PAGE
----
Labour’s poll performance is a red herring

Several of my Labour-supporting friends have a spring in their step – level in the polls at last, as revealed by yesterday’s Reuters/Ipsos-MORI poll.

Our guest writer is Philip Cowley, Professor of Parliamentary Government at the University of Nottingham, and co-author of The British General Election of 2010, published later this month

Several of my Labour-supporting friends have a spring in their step – level in the polls at last, as revealed by yesterday’s Reuters/Ipsos-MORI poll. How rubbish this new coalition government must be. It took New Labour years to lose its poll lead after 1997.

At the risk of being a party pooper, the trouble is that the experience after 1997 is atypical. After losing in October 1951, Labour had pulled ahead by January 1952, but it didn’t stop the Conservatives enjoying 13 years in government. In 1970, after a June election, Labour were level by October; that didn’t stop Ted Heath polling more votes four years later, even if he didn’t secure enough seats to cling on.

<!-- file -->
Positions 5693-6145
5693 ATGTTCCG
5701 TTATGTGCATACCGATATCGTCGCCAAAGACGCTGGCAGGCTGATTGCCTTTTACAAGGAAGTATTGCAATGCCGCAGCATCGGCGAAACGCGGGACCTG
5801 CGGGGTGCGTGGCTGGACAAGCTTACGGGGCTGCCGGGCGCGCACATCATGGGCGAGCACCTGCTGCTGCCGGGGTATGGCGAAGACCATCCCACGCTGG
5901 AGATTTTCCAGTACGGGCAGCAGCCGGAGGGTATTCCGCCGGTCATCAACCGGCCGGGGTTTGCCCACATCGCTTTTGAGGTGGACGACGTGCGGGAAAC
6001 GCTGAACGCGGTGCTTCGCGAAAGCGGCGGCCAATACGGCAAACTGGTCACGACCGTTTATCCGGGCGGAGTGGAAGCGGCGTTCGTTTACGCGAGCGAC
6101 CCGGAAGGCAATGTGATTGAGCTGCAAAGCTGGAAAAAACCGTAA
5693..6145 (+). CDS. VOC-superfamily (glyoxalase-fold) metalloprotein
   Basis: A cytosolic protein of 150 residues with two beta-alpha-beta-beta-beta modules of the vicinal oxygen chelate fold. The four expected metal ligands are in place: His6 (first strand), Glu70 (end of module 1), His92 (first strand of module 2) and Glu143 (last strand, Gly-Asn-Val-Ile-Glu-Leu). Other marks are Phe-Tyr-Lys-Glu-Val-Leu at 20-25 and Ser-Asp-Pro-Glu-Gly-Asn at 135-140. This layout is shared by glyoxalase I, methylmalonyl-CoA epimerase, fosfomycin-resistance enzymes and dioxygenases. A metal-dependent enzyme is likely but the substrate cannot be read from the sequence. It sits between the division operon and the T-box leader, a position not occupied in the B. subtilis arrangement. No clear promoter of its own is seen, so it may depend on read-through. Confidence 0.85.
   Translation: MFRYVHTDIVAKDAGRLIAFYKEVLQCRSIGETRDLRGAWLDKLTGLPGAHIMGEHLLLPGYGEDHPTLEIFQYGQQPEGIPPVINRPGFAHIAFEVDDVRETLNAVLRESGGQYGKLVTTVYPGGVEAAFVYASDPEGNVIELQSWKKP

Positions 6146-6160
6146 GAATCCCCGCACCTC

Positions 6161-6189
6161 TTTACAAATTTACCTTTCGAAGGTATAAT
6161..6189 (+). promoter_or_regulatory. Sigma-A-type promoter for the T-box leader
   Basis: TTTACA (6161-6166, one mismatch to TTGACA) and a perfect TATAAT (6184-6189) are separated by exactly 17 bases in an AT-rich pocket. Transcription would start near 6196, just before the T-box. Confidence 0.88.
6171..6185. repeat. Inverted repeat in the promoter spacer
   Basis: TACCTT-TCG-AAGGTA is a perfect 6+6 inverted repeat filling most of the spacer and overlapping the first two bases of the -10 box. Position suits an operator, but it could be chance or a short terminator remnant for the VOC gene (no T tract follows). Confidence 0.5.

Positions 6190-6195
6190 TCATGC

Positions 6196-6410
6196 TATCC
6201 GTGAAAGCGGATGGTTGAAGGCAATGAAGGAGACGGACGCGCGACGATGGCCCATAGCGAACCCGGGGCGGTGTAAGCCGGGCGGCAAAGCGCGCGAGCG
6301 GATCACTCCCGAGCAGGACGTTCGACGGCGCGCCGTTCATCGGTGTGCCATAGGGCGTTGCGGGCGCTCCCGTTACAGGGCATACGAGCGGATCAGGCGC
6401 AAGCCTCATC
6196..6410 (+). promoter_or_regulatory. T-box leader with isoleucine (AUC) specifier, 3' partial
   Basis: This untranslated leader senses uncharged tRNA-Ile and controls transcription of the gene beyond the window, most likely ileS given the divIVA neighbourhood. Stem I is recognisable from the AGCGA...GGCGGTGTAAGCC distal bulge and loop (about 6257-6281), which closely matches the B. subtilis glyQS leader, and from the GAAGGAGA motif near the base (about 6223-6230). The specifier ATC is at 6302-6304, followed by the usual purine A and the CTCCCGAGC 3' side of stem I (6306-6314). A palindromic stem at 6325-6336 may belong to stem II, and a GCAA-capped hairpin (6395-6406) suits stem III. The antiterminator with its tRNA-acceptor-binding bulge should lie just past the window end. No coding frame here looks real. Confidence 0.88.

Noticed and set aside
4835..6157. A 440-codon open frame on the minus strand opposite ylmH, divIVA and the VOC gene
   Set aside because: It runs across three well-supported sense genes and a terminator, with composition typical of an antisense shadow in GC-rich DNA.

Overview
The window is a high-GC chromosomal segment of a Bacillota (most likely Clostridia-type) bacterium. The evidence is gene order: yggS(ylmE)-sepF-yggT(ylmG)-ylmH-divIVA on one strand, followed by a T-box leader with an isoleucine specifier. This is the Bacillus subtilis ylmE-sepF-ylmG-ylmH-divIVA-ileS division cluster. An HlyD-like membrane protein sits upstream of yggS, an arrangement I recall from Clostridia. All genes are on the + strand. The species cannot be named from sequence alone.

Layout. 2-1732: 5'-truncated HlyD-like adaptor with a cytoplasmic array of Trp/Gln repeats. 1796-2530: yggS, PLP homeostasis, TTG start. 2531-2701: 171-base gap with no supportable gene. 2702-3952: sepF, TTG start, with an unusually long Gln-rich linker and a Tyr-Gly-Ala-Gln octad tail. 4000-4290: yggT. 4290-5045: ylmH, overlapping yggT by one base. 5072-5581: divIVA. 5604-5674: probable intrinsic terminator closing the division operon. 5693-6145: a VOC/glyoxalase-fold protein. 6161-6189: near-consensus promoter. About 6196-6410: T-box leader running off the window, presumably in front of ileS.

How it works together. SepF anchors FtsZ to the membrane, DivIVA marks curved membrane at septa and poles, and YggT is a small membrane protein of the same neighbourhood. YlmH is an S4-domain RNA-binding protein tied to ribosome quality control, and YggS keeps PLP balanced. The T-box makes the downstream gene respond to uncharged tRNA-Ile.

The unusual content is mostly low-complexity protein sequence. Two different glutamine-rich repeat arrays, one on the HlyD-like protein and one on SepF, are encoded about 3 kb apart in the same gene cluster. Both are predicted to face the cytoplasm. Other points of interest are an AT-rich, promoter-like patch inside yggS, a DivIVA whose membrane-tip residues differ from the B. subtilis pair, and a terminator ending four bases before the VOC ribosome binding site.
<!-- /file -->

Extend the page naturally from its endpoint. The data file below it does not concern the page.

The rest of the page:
And in 1979, following a May election, Labour had pulled ahead in the polls by the following month. No one needs reminding what that means: Labour led Mrs T’s cutting government within a month of the election and were out of power for the next 18 years.

At this point, one or two of my friends point out that this is an unfair comparison. Those were single party governments, this is a coalition government, we are not comparing like with like, etc etc. All true, and if someone can point me in the direction of polling data from the last British peace-time coalition government formed after a general election, I’ll gladly look at that instead. But you’ll struggle.

What’s happened in the polls is what you’d expect: Government Making Cuts is Unpopular Shocker. Its only significance will come if too many Labour people think it’s significant.

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